In July, Walmart, the GAP, Kohl’s and other US retailers signed an agreement as an alternative to the European agreement (according to the New York Times) to make Bangladesh factories safer. It is much less comprehensive, and doesn’t promise any definitive monetary commitments to Bangladesh. Plus, the onus is on Bangladeshi factory owners to improve their workplaces. Look, this American plan is pure smoke and mirrors. The American companies are again trying to say it is not their problem, even though they are directly employing these factories and factory workers.

Maybe we are seeing inroads with ethical spending. It could be that Walmart, one of the worst offenders of ethical behavior, which has recently posted disappointing sales, may be the victim of boycotts of consumers that feel ethically compromised by shopping there. It is just possible. Maybe, or it could just be wishful thinking. I, also, like to think that China’s disappointing export numbers are due to more people buying American.

Buy ethically made products, avoid products that are made unethically and the stores that promote them. Buy American.


Child Labor post per Made in usa challenge

| made in usa challenge. This is a post from Made In USA Challenge regarding child labor. The International Labor organization estimates that 211 million children between the ages of 5 and 14 are engaged in child labor, the majority involving exposures to hazardous conditions.

World Day Against Child Labor 2012

june 10 end child labor day

A Child’s Work is in a School Not a Sweatshop!

The job of a child is to grow, learn and play. But millions of children worldwide will only know the inside of a factory. In recognition of International End Child Labor Day, I have devised an acronym strategy for consumers looking to avoid supporting child labor in their purchases. LABEL is an easy way for us to do our part to fight child labor around the globe. It all starts with checking the label!

Learn about the issue of child labor.

The International Labor Organization estimates that 211 million children between the ages of 5 and 14 are engaged in forced child labor, the majority involving exposures to hazardous conditions. Child labor is the direct result not only of poverty, but also our demand for low-cost goods. It is our responsibility as consumers to be educated and take necessary steps toward preventing the support of child labor through our purchases.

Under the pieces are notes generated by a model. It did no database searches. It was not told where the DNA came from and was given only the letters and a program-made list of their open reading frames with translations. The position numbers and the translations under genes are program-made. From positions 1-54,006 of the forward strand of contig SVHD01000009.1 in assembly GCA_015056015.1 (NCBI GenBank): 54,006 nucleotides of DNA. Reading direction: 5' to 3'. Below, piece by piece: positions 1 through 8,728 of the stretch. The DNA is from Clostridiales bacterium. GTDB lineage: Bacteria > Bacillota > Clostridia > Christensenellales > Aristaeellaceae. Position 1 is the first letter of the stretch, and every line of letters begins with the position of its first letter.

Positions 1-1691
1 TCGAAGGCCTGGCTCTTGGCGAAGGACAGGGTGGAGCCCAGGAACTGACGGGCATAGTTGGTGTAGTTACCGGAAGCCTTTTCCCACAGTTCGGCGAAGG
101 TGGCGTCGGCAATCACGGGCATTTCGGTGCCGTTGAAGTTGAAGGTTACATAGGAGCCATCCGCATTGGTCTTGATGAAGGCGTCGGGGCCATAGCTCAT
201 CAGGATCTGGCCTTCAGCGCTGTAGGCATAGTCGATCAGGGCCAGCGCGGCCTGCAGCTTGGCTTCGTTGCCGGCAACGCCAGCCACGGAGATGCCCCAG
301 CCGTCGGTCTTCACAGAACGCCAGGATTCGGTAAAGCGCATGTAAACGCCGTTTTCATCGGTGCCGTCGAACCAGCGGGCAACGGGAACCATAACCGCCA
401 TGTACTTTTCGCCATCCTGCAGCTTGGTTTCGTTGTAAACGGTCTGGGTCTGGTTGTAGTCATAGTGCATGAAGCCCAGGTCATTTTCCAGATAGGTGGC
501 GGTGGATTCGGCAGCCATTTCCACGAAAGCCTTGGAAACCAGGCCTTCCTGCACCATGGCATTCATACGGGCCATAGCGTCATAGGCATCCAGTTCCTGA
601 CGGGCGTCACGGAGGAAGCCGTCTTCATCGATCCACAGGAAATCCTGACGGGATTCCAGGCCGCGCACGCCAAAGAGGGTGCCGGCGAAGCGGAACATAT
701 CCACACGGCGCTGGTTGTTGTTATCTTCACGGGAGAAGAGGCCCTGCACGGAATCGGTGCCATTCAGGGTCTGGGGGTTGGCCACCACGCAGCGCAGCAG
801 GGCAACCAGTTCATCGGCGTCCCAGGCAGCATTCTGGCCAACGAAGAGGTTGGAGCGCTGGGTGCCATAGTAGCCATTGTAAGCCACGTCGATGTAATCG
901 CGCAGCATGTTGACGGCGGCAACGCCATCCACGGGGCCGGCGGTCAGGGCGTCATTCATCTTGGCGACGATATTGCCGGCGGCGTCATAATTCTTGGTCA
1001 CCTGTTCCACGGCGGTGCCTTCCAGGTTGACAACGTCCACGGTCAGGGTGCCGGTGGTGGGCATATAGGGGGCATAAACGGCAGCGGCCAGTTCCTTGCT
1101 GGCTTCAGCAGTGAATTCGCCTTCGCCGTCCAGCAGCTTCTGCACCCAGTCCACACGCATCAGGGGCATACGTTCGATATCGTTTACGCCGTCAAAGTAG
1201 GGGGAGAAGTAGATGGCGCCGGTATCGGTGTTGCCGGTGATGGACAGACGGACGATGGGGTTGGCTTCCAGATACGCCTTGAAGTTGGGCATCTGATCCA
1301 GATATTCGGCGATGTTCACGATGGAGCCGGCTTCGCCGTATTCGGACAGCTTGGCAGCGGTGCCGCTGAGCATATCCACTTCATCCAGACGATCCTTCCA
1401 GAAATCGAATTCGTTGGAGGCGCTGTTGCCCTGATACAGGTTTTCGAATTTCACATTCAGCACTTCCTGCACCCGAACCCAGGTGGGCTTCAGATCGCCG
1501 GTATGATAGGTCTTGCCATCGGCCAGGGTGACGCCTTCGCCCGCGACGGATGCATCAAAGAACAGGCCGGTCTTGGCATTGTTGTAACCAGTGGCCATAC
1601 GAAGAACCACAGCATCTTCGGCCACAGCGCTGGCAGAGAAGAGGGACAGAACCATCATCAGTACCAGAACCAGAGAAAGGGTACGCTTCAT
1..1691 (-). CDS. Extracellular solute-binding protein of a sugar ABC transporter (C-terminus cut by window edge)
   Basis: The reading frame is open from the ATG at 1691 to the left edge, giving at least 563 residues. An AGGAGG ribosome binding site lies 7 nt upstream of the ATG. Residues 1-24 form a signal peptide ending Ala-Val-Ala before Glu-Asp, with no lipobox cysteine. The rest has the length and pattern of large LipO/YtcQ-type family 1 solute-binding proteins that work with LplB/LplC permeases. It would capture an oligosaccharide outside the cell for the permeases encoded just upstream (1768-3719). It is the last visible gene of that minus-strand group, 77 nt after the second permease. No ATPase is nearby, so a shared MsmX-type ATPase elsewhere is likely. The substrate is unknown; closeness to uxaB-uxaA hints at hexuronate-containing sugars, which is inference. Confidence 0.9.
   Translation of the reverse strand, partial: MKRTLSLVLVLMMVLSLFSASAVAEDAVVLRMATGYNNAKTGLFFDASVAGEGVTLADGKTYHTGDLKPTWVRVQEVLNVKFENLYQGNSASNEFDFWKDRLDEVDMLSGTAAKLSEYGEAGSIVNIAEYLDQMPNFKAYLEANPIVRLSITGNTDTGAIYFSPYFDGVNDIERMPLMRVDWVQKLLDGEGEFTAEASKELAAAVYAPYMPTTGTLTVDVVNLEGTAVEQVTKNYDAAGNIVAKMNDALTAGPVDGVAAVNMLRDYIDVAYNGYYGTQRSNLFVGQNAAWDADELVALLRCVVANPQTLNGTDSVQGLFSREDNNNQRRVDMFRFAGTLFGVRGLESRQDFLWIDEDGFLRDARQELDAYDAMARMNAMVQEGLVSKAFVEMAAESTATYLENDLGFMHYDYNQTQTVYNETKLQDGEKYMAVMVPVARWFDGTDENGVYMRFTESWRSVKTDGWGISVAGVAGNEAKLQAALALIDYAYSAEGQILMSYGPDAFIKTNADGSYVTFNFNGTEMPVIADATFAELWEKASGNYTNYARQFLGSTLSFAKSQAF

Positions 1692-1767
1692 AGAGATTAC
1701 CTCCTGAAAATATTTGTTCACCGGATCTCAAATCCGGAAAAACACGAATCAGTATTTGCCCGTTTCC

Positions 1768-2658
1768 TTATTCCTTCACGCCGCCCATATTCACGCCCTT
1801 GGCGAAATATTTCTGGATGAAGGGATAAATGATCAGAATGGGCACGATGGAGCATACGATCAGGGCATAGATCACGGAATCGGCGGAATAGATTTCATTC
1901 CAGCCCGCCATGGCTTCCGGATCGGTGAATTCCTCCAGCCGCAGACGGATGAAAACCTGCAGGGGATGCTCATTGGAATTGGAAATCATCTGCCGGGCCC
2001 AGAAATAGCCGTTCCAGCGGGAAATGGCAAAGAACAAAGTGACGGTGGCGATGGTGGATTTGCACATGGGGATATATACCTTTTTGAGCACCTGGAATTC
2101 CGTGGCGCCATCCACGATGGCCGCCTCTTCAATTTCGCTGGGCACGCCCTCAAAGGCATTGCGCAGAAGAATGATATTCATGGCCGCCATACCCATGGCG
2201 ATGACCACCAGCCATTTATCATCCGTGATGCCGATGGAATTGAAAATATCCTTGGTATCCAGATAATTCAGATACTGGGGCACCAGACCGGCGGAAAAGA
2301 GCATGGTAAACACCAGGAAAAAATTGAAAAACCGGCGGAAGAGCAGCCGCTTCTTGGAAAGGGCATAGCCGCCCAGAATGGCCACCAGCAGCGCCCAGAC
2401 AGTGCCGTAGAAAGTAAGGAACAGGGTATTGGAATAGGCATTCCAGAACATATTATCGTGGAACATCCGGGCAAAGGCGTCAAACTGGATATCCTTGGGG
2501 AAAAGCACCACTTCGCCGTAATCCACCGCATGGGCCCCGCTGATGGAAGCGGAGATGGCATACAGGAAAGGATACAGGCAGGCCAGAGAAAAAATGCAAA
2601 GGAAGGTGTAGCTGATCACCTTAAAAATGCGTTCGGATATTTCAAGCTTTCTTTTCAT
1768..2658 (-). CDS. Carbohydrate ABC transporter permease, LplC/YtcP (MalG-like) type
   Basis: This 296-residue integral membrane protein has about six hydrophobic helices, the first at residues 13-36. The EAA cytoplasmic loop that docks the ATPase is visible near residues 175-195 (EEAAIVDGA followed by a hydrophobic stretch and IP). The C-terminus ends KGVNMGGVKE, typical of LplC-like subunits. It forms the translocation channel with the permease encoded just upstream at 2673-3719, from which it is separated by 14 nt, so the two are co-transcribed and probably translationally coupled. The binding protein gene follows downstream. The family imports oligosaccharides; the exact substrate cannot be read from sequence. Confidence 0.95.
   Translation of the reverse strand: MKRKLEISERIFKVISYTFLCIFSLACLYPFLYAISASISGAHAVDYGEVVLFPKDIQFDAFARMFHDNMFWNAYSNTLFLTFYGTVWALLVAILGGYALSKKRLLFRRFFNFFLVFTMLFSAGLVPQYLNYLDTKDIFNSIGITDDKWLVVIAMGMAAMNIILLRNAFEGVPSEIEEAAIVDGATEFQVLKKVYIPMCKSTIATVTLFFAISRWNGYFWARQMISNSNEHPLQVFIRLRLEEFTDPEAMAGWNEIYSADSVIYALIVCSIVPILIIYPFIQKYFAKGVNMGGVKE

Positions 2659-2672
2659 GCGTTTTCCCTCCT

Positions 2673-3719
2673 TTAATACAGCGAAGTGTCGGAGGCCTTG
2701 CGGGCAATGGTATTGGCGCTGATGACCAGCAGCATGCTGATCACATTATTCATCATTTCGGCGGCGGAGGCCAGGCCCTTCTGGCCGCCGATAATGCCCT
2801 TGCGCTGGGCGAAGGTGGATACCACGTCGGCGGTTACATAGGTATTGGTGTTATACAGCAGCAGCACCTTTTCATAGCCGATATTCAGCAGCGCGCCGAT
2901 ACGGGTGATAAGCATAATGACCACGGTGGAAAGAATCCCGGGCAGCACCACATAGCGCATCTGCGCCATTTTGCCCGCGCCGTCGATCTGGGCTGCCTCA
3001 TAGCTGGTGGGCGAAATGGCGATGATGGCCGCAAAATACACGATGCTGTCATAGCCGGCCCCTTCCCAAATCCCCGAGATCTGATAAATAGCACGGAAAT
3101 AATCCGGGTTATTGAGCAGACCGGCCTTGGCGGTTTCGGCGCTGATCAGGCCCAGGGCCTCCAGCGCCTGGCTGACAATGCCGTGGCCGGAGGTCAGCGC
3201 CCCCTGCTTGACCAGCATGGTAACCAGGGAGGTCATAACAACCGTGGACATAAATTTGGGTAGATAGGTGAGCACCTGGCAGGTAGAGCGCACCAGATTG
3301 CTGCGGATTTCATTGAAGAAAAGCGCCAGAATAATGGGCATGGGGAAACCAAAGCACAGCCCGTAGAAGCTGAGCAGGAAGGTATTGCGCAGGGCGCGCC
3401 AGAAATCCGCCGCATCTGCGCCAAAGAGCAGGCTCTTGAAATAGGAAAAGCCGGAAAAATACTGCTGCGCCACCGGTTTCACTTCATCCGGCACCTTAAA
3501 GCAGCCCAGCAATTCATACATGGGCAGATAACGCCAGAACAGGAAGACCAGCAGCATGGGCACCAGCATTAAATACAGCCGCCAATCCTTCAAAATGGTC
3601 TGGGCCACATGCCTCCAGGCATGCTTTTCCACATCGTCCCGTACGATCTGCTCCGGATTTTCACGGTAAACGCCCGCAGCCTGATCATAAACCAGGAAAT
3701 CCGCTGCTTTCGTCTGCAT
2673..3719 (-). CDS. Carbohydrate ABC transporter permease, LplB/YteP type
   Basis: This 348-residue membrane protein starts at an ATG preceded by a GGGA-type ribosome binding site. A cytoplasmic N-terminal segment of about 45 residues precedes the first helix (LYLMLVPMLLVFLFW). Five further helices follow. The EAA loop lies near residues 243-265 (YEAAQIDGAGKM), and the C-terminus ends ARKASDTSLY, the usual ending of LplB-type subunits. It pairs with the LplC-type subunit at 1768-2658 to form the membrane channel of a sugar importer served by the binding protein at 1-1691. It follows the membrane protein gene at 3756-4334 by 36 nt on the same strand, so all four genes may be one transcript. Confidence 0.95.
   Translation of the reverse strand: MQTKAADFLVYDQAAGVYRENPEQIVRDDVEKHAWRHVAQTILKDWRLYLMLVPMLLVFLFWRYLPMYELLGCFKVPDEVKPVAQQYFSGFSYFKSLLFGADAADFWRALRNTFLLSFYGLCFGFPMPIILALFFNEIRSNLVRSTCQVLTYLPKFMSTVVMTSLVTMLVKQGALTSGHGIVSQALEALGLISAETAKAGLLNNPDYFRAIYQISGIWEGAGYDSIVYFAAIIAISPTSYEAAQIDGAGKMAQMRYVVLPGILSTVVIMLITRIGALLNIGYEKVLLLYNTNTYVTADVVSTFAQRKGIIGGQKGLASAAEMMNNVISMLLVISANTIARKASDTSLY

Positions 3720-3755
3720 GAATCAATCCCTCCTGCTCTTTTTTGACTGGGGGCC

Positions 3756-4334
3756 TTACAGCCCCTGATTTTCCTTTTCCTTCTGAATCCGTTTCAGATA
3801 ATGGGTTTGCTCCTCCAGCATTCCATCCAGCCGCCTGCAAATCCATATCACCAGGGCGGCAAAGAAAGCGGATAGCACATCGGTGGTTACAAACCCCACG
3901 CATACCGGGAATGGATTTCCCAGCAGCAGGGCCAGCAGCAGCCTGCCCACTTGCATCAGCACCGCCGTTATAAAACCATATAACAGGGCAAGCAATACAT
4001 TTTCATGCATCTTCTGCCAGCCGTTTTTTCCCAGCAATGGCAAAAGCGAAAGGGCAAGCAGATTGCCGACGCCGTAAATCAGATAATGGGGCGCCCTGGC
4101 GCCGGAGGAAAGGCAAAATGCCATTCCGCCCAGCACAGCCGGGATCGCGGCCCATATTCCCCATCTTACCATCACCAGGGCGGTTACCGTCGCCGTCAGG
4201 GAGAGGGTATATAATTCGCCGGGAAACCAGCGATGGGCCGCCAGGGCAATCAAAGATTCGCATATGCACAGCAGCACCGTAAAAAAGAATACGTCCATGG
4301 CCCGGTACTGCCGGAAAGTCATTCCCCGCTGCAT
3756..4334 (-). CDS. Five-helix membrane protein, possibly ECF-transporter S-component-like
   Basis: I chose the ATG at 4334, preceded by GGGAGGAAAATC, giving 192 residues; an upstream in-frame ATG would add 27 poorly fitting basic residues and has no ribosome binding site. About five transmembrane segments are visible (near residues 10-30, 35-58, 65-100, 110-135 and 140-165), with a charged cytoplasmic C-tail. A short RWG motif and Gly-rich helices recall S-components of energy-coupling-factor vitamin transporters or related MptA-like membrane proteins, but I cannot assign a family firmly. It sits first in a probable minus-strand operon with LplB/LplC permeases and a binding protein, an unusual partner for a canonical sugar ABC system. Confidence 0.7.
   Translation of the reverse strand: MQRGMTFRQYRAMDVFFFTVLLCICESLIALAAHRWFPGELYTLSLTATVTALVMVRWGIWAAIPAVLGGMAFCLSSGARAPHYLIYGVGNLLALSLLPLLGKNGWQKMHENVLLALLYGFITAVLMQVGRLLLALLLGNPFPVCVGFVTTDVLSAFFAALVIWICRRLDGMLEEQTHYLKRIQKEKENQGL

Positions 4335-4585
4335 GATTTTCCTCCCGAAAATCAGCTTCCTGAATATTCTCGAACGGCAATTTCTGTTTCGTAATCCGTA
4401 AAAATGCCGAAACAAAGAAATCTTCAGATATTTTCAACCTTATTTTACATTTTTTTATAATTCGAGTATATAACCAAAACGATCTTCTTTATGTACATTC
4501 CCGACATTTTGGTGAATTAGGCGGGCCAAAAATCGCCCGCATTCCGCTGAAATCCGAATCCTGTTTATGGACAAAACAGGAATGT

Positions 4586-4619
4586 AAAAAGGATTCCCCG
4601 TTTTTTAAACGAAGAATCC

Avoid products known to be produced by child labor in certain countries.

The US Department of Labor produces an annual list of products they have found to be produced through forced child labor in specified countries. I tried to abstract the more commonly purchased items and the more common countries of origin.

Carpets: Afghanistan, India, Iran, Nepal, Pakistan

Cotton: Argentina, Brazil, China, Egypt, Pakistan, Paraguay, Turkey, Tajikistan, Uzbekistan

Electronics: China

Garments: Argentina, China, India, Jordan, Malaysia, Thailand

Shoes: Bangladesh, Brazil, China, India, Indonesia

Toys: China

Buy local, made in USA, made in Canada, or made in Europe.

I propose that buying more American products is a viable beginning step in defeating child labor. Child labor exists in some form in every country, including the US. But buying from countries with strict child labor laws, such as the US, Canada and European countries offers some reassurance that children were not exploited in the production of a product.

Educate others about how to address this problem.

The key to ending the cycle of poverty that fuels child labor is education. We need to increase awareness and put pressure on the companies we purchase from to improve their labor practices. If parents in third world countries can make enough to support their families, their kids can go to school instead of work. And education for kids means better opportunities for their future.

Look at labels for these certifications.



Good Weave- third party organization monitoring carpet factories



Fair Trade Certified- product was made in accordance with fair trade policies, including no child labor





UNITE-HERE- Product was made by unionized workers


Unfortunately, there is no official label to designate a child labor-free product. This is another example of why it is so important to increase awareness. We as consumers need to speak up in stores, and to corporations, and voice our concerns about the labor that goes into the products we buy. And remember, check the “LABEL”!

What are you doing to try to avoid buying goods made through child labor? What do you think is the best way to tackle this global problem?


May 2020


%d bloggers like this: